MARTINSBURG, W.Va. --
Command Chief Master Sgt. David Stevens relinquished responsibility as the wing’s command chief to Chief Master Sgt. Troy Brawner, April 7, in a ceremony held at the minuteman statue near the 167th Airlift Wing’s main gate.
Stevens is now the command chief for the West Virginia Air National Guard.
As the wing’s eighth command chief, Brawner is now the principal advisor to the wing commander on matters of health, welfare and morale, professional development, and the effective utilization of more than 900 enlisted Airmen.
Brawner has been a member of the 167th AW since 1989, starting his career as an air transportation specialist. He worked in various capacities within the aerial port and small air terminal before serving as the superintendent for the 167th Mission Support Group from 2016 to 2018. Prior to his selection as command chief, he was the chief of operations for the deployment and distribution flight for the 167th Logistics Readiness Squadron.
Brawner has also worked for Volvo Trucks in Hagerstown, Md., for 21 years holding numerous managerial and engineering positions and specializing in lean manufacturing.
“My career has taught me a great deal about how to lead people. I’ve had both good and not so good experiences that have stuck with me and shaped me professionally,” Brawner said about his civilian career experience.
Brawner said he is part of a forward-thinking organization that expects out-of-the-box thinking and he intends to carry that mindset with him as the command chief.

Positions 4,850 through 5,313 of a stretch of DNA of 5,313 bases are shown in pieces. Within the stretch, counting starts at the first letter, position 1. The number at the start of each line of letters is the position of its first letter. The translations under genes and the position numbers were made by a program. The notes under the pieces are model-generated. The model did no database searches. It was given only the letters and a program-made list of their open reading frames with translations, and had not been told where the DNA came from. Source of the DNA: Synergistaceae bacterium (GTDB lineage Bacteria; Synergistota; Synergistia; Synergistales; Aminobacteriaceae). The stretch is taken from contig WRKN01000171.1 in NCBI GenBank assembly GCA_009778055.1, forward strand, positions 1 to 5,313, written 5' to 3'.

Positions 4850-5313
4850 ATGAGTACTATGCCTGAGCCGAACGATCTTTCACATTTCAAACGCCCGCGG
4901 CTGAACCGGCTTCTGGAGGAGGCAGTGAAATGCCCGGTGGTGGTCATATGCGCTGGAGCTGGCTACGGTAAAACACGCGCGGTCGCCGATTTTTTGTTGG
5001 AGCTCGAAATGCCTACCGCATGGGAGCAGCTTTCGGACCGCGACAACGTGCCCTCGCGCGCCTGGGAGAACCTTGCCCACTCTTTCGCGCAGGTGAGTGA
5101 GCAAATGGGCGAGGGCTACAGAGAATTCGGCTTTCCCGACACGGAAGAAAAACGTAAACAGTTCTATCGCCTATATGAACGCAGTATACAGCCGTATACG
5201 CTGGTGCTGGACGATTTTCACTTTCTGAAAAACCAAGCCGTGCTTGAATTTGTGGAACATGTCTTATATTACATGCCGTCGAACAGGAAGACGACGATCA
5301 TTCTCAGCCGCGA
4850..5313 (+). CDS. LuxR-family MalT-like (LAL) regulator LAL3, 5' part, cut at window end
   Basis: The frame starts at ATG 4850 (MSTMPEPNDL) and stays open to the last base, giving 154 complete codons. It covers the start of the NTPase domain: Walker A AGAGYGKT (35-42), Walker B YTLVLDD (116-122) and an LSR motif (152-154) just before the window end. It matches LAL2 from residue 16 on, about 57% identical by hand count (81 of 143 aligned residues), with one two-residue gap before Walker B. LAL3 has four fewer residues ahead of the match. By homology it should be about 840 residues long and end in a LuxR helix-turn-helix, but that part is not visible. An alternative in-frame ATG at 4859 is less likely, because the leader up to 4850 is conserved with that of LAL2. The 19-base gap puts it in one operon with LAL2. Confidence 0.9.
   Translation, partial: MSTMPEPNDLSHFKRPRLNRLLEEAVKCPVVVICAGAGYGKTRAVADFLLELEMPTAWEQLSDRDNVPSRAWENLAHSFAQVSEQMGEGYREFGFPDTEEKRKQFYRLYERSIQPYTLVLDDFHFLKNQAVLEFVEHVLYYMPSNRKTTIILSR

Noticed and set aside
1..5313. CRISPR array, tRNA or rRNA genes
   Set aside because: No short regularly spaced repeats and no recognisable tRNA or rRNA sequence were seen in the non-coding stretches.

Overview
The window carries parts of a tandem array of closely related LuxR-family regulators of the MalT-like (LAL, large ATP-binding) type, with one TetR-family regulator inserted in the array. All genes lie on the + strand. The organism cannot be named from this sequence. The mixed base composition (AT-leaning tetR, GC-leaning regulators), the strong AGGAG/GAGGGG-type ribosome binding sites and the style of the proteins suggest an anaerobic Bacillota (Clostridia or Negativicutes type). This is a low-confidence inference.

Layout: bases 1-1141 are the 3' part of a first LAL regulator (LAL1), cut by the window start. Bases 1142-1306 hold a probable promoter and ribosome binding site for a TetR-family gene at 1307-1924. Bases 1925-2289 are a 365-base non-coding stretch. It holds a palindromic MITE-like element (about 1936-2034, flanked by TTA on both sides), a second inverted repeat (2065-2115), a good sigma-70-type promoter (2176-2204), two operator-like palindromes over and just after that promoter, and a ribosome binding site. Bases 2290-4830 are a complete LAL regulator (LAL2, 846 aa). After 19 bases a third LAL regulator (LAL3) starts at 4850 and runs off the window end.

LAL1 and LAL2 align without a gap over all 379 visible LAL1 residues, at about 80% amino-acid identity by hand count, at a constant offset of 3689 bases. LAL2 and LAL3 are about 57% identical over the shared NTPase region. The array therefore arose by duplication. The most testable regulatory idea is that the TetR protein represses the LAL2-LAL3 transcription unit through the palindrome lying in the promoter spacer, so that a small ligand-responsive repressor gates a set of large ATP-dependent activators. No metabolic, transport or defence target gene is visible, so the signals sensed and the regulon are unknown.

Ensuring Airmen are trained and equipped to do their jobs and taking care of those Airmen along with their families are among his top priorities.
His other initiatives include improving the wing’s enlisted performance reports completion rate, expanding the force development program, increasing community involvement and reducing what he refers to as “momentum loss” between drills.
Brawner explained for drill status guardsmen, it takes some time to get an understanding of what the priorities are at the beginning of each drill weekend.
“No sooner are we hitting on all cylinders and that momentum stops abruptly at 1600 on Sunday. Members are on their way home and for the most that switch is turned off until the next Saturday drill 0730 where it all starts over again,” he explained. “I can’t help but think there is something we can do to minimize this loss of momentum.”
Brawner said he has some ideas to combat momentum loss and suspects other unit members have ideas that he would like to hear.
For Brawner, preparation for this top enlisted position started with making education a priority. He made a point to stay on schedule or ahead of his professional military education. He also has associate, bachelor and master’s degrees under his belt.
Brawner said he looked for opportunities to go on temporary duty assignments and deployments throughout his career. He has deployed five time in his career, most recently to Afghanistan in 2011.
“You have to get excited about your career. You have to own your career. Most importantly you have to enjoy the time you are doing all of these things,” he said.
The new command chief said he looks forward to meeting each and every member and their families.
“Don’t hesitate to stop by my office and introduce yourself or simply stop me in passing,” Brawner said. “I am honored to be your command chief. Everything I do, my focus will be to help make our wing the very best it can be.”